Greek referendum is a watershed moment in Europe: response to the 'No' vote
Now that the Greeks have voted against proposals made by European creditors, what are the consequences for Greece and the EU? If Greece now leaves the EU and returns to the drachma, how will this affect global forex markets?
Sunday 5 July marked a watershed moment in Greece. The referendum on whether to accept or reject the measures imposed by creditors will have far-reaching implications for Greece and the European Union. The Greeks had an opportunity to vote on whether to accept the terms of the bailout programme. It is perceived that the decisive ‘No’ vote will spur a series of measures that could be detrimental to EU unity.
This is the timeline that led up to the referendum:
- Greece missed a €305 million loan repayment to the IMF on 5 June
- Greece attempted to sell Treasury bills worth €1.6 billion to refinance debt on 10 June
- Greece owed the IMF €312 million on 12 June
- Greece owed the IMF a loan repayment of €573 million on 16 June
- Greece owed the IMF a loan repayment of €343 million on 19 June
- Greece owed the ECB €85 million for bonds purchased by the central bank
- Greece owed €1.5 billion in wages and pensions by 30 June and the bailout deal expired
There is the likelihood that a banking collapse may ensue as emergency funds dry up as Greeks continue to withdraw their funds from banks. The IMF announced that Greece required debt relief of €50 billion to meet its financial obligations, failing which the country will spiral into an even more severe economic crisis. A Greek exit – a Grexit – could result in shockwaves being spread across the EU, causing additional countries to consider leaving the euro.
Prime Minister Tsipras abruptly changes direction
The far-left Syriza party in Greece, led by Prime Minister Tsipras, urged fellow countrymen to reject international proposals for a bailout. His message was unequivocal: reject punitive measures imposed on Greece by the Troika – the IMF, ECB and the EC. The harsh measures adopted by these institutions have resulted in strong feelings of resentment within Greece, spurring the election of Prime Minister Alexis Tsipras.
While Tsipras appeared to be willing to go along with certain aspects of the Troika proposals, he abruptly changed direction in local media addresses. Tsipras was elected on a mandate of standing firm against further austerity measures; his electorate rejected the harsh measures being imposed on Greece by the Troika vis-à-vis austerity. The about-turn by Tsipras flies in the face of the letter he wrote to European creditors requesting new bailout terms.
According to Tsipras the punishing measures being imposed on Greece were not in his country’s best interests. As a result, he called on Greeks to vote against the imposed terms and conditions. Additionally, Tsipras was firmly against delaying the referendum on Sunday 5 July 2015. This shows strong political will and a seemingly large degree of ideological unity.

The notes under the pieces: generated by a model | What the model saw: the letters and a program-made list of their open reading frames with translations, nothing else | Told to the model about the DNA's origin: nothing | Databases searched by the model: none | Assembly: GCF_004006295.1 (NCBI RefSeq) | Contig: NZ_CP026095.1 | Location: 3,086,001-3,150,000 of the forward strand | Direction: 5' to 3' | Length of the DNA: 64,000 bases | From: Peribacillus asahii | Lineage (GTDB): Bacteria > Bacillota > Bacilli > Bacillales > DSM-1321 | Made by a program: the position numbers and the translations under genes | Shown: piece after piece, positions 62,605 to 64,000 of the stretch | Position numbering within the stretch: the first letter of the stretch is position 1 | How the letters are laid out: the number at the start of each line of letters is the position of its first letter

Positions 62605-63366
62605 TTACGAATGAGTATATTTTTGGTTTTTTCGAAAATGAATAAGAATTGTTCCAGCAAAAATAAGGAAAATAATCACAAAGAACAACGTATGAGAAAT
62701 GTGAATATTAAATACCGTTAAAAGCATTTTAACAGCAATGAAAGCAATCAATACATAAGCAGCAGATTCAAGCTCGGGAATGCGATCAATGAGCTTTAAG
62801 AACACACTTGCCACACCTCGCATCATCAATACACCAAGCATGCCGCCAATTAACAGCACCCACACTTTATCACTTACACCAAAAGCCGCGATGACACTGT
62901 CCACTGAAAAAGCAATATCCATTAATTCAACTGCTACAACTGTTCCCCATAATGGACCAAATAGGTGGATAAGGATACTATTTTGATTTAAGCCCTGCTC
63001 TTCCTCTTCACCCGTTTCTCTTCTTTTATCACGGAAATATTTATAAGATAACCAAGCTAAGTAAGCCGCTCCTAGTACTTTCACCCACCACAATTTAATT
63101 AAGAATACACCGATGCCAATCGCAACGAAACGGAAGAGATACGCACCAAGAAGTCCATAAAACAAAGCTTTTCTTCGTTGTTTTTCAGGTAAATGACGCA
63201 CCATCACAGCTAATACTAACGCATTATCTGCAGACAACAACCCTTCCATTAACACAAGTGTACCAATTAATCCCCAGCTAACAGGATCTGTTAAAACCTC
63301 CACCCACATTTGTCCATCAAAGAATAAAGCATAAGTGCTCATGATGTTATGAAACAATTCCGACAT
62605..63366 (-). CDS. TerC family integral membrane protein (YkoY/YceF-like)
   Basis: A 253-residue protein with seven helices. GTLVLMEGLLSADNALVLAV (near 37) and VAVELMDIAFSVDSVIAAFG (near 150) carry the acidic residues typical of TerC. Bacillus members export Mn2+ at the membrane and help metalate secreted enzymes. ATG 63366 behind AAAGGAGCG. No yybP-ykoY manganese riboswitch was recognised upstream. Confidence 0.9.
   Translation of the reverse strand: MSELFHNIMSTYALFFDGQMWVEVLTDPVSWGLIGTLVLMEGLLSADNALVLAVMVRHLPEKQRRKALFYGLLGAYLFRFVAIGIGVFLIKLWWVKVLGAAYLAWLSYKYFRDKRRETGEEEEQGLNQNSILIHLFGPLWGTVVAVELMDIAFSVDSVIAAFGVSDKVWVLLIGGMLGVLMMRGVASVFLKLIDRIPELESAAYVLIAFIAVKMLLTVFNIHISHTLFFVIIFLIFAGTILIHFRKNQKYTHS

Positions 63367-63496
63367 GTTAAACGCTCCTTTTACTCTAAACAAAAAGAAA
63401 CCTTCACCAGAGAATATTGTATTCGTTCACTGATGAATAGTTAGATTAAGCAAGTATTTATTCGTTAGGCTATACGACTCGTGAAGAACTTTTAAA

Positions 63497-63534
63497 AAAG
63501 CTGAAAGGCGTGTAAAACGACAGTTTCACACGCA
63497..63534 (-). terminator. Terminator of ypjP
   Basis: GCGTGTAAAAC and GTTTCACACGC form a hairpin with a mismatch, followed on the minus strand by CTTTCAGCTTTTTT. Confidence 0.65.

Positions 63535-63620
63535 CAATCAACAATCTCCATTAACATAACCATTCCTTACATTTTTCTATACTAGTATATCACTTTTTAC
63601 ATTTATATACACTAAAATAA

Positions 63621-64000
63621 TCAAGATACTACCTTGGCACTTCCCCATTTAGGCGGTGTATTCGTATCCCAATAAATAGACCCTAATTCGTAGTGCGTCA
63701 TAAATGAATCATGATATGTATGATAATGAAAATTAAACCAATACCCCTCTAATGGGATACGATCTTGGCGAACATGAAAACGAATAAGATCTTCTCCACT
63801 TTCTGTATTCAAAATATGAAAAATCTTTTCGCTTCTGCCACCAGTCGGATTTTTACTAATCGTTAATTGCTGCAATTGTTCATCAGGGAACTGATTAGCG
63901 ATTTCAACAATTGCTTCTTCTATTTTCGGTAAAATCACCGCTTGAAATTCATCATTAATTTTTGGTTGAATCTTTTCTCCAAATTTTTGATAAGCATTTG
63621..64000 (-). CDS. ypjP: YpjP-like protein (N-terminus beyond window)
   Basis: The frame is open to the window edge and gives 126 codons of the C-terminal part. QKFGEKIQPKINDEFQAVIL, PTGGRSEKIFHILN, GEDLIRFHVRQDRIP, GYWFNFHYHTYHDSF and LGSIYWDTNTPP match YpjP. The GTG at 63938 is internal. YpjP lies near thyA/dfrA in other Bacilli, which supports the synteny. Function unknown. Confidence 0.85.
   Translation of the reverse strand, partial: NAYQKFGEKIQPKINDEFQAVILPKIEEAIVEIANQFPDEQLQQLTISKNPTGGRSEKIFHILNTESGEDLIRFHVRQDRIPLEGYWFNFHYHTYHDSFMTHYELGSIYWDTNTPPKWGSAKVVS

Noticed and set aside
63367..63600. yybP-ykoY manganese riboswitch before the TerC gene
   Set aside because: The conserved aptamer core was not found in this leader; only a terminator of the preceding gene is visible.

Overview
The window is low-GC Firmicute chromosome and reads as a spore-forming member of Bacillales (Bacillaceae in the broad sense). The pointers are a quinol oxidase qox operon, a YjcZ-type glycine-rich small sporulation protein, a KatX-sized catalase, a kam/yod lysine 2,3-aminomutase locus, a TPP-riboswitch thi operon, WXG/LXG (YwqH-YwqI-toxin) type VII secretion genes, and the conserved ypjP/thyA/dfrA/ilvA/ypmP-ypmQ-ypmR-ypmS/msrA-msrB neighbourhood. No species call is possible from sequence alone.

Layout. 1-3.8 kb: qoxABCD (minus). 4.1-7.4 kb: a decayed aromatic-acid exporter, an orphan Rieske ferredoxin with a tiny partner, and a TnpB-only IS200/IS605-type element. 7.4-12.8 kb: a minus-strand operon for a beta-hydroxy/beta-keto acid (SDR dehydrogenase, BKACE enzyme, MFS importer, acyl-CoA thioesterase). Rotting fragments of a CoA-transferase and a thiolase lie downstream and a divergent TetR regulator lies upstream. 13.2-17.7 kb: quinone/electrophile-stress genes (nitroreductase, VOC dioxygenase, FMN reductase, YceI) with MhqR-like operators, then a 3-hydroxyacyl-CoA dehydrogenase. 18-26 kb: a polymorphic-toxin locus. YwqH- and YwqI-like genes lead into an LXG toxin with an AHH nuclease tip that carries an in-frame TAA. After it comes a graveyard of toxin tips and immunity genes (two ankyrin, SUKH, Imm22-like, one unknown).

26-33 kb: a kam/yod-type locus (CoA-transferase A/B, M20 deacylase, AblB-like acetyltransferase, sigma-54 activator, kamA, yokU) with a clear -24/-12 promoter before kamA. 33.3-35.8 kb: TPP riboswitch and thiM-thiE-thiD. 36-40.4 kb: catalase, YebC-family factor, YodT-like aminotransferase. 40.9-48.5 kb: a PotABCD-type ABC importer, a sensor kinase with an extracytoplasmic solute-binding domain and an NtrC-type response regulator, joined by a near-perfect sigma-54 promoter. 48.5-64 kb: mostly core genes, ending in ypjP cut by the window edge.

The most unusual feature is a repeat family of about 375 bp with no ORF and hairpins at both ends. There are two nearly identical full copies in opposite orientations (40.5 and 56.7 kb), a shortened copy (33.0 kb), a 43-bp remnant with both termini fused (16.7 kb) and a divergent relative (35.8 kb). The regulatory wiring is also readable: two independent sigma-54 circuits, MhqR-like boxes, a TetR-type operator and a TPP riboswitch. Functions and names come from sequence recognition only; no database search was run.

Is a Grexit a real possibility?
According to EU officials and opponents of the Syriza party, a no-vote could have dire consequences for Greece’s membership of the EU. Should a rejection of Troika creditor proposals lead to a Grexit, it may signify a return to the drachma and a domino effect among other European countries. However, the flip-side of the coin is that government officials see this position as nothing more than trying to drum up fear in Greece.
The uncertainty created by Greece’s debt default and subsequent downgrading in the international credit markets has left many investors on tenterhooks. Yesterday’s referendum was therefore watched with a mix of trepidation and expectation. Now the Greeks have voted against the measures imposed by the Troika, a Grexit will likely ensue. This could spark further concerns for the fragile EU which has to contend with other nations likely to follow the Greek paradigm.
As it stands, the European Union recovery is a fragile one. The global recovery is equally unstable, and the shock of a Grexit could plunge global markets into the red. The euro has hit multi-year lows against a basket of currencies in 2015 and fears of a Grexit, Frexit, Brexit or other scenarios arising will not bode well for confidence in the fragmented and disparate European Union.
What is likely to occur following a Grexit?
The two most obvious outcomes for a Grexit would be massive capital flight from Greece and the eurozone, and the likely return to the Greek drachma. The failure of the Troika to ease up on its debt repayment requirements will likely see the Greek government establish a nationalised system of banking with an alternative means of repaying debts and managing the country’s finances.
The Greek government would then be required to impose stringent measures in its own financial system to prevent the collapse of the Greek banking sector. The withdrawal of European Central Bank support from the Greek banking system would have dire implications for Greek financial stability. If Greece decides to repay its debt obligations by simply printing money, massive unemployment and inflation could result. However, Greece presently has around 20% unemployment meaning that there is sufficient excess capacity to turn things around.
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